The 2019 MetaBrainz Summit took place on 27th–29th of September 2019 in Barcelona, Spain at the MetaBrainz HQ. The Summit is a chance for MetaBrainz staff and the community to gather and plan ahead for the next year. This report is a recap of what was discussed and what lies ahead for the community.Continue reading “State of the Brainz: 2019 MetaBrainz Summit highlights”
The new search is live on MusicBrainz with this server update, as announced in previous blog post. This release also continues the rewrite to React, improves and fixes the handling of external URLs. The git tag is v-2018-06-30.
- [MBS-9736] – Convert the artist search results page to React
- [MBS-8334] – Digest auth with username containing non-ascii characters fails
- [MBS-9730] – Cannot link to a Bandcamp Daily review page in release group relationships
- [MBS-9734] – Inconsistency between the JSON search API and the lookup/browse one in ws/2/
- [MBS-9742] – Some Library of Congress URLs are not recognised
- [MBS-9743] – Beatport URL cleanup fails for names starting with digit
- [MBS-9408] – Add Juno Download links to the sidebar
- [MBS-9439] – Make changing a URL between HTTP and HTTPS an autoedit
- [MBS-9740] – Update Facebook URL cleanup
Many people thought this day would never come. 🙂
Hey folks, samj1912 here again o/
As you might know, we recently did a massive upgrade of our search infrastructure. If you have not been following our Solr updates, definitely check out our other blog detailing our search server journey and the improvements and changes that come with the new search.
We have had a beta run with Solr this last week and fixed most of the show-stopping bugs. As such, we have been stress testing our Solr search by replaying our production logs on it, live.
Solr search seems to solvr almost all our qualms with search and as such, we have made the decision to use Solr for our production search servers.
The purpose of this blog post, as nicely worded by our BDFL Rob is –
Speak now or forever hold your pickle. In a week, the ole search servers gets it.
And it’s basically that, if you haven’t experimented with Solr search, please read our earlier blog to know what’s what. If you find any bugs, please report them on our ticket tracker. In case there are no new show-stoppers reported, that must absolutely be fixed before we switch to Solr on the main website, we will be killing the old search servers and replacing them with our brand new Solr ones in a week.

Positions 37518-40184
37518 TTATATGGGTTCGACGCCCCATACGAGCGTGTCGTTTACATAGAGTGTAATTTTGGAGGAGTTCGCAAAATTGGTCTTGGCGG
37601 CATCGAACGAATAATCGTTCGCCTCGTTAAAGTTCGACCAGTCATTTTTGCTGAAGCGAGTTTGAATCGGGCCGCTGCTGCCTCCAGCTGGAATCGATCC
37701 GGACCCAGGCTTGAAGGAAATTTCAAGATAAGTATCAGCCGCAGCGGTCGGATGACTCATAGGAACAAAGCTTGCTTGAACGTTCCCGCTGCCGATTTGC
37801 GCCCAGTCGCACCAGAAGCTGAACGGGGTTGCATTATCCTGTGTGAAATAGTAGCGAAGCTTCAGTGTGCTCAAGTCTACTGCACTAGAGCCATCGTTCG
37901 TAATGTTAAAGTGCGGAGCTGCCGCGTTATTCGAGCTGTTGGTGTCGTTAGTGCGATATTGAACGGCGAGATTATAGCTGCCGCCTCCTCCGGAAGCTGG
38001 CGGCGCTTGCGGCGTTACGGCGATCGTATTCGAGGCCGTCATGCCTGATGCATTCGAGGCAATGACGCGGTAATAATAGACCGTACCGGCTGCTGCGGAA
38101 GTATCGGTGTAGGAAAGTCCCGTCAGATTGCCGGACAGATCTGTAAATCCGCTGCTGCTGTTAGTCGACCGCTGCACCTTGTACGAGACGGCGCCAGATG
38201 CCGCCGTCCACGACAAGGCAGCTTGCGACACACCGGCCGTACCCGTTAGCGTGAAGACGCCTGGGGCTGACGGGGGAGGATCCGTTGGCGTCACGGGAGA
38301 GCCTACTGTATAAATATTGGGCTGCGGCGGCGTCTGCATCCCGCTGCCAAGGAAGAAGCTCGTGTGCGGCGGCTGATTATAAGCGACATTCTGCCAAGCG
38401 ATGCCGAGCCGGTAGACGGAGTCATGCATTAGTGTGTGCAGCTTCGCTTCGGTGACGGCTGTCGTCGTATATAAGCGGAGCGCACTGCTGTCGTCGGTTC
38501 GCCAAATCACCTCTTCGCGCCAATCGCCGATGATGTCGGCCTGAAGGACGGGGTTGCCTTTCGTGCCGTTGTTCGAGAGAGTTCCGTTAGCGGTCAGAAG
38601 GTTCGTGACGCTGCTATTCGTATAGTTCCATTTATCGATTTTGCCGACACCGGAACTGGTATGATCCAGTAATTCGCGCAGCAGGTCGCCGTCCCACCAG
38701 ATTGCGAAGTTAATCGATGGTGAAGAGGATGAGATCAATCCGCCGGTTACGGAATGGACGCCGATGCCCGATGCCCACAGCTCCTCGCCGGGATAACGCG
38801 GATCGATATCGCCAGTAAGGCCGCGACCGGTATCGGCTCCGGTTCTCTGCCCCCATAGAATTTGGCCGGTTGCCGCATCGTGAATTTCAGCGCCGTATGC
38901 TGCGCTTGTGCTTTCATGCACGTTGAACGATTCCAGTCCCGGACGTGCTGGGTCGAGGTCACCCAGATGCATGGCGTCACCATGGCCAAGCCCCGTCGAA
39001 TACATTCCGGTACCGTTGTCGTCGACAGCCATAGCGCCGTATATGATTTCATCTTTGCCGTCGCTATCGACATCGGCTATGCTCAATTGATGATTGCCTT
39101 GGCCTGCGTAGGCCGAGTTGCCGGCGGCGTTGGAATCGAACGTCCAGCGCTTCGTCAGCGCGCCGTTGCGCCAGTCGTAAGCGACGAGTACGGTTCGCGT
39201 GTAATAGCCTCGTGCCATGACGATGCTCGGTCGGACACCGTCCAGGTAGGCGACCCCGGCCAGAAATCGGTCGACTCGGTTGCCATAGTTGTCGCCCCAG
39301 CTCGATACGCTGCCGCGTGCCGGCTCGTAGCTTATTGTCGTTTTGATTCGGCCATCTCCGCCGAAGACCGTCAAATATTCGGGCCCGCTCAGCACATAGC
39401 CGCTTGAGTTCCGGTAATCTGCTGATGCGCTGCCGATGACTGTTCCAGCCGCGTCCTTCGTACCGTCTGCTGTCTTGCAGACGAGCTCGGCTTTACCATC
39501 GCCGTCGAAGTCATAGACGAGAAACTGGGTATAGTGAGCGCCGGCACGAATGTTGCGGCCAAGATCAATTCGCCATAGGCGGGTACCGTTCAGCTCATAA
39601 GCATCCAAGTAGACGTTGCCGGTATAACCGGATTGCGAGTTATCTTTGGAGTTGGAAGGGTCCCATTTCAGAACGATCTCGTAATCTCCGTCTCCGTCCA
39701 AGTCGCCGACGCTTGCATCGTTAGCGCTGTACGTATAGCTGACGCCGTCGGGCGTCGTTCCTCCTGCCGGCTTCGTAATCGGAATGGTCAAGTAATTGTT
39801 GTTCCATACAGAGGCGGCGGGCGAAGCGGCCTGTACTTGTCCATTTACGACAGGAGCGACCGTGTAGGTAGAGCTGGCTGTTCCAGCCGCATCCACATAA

Apart from that, we have made a discourse thread to report any minor improvements in the search results.
Another thing, I’d like to remind everyone is that, with our switch to this new Solr infrastructure, the version 1 web service (ws/1)will soon be discontinued. As announced earlier, we will keep it alive till 31st July 2018 but it will get the axe on 1st August 2018, 12 pm GMT.
Hello people o/, samj1912 here.
I am extremely glad to announce that we are finally launching our Solr search on the MusicBrainz beta server!
Just a little history before I announce the new features and toys you get to play with:
Solr started as something that could replace our existing search infrastructure. If you have been a MusicBrainz user for a while, you might know that our search has quite an indexing latency and it takes as much as 3 hours for new edits to show up in the search results. In part because updating the search index involved doing an entire re-index of the database. With the high latency and the resources it took, the current search server left much to be desired.
Another area that our current search lacked in, was showing popular results and search ranking. Searching for a famous artist or place returned results that contained a lot of noise, and more often than not, contained results that weren’t relevant to what the user had in mind when they searched for it.
These were the two major problems that motivated us to shift to a better infrastructure for our search needs.
Thus, MB-Solr was born.
It has been in development for quite some time now. The coding for the project started with Mineo back in 2014 and was carried forward by Jeff Weeksio in GSoC 2015. But due to lack of development resources and other, more pressing needs, the project was put on a hold for a while, until Roman started working on it. However, he left MetaBrainz before he could finish this work, so when I joined the MetaBrainz team, the first and foremost task that was assigned to me was getting Solr working and ready for production.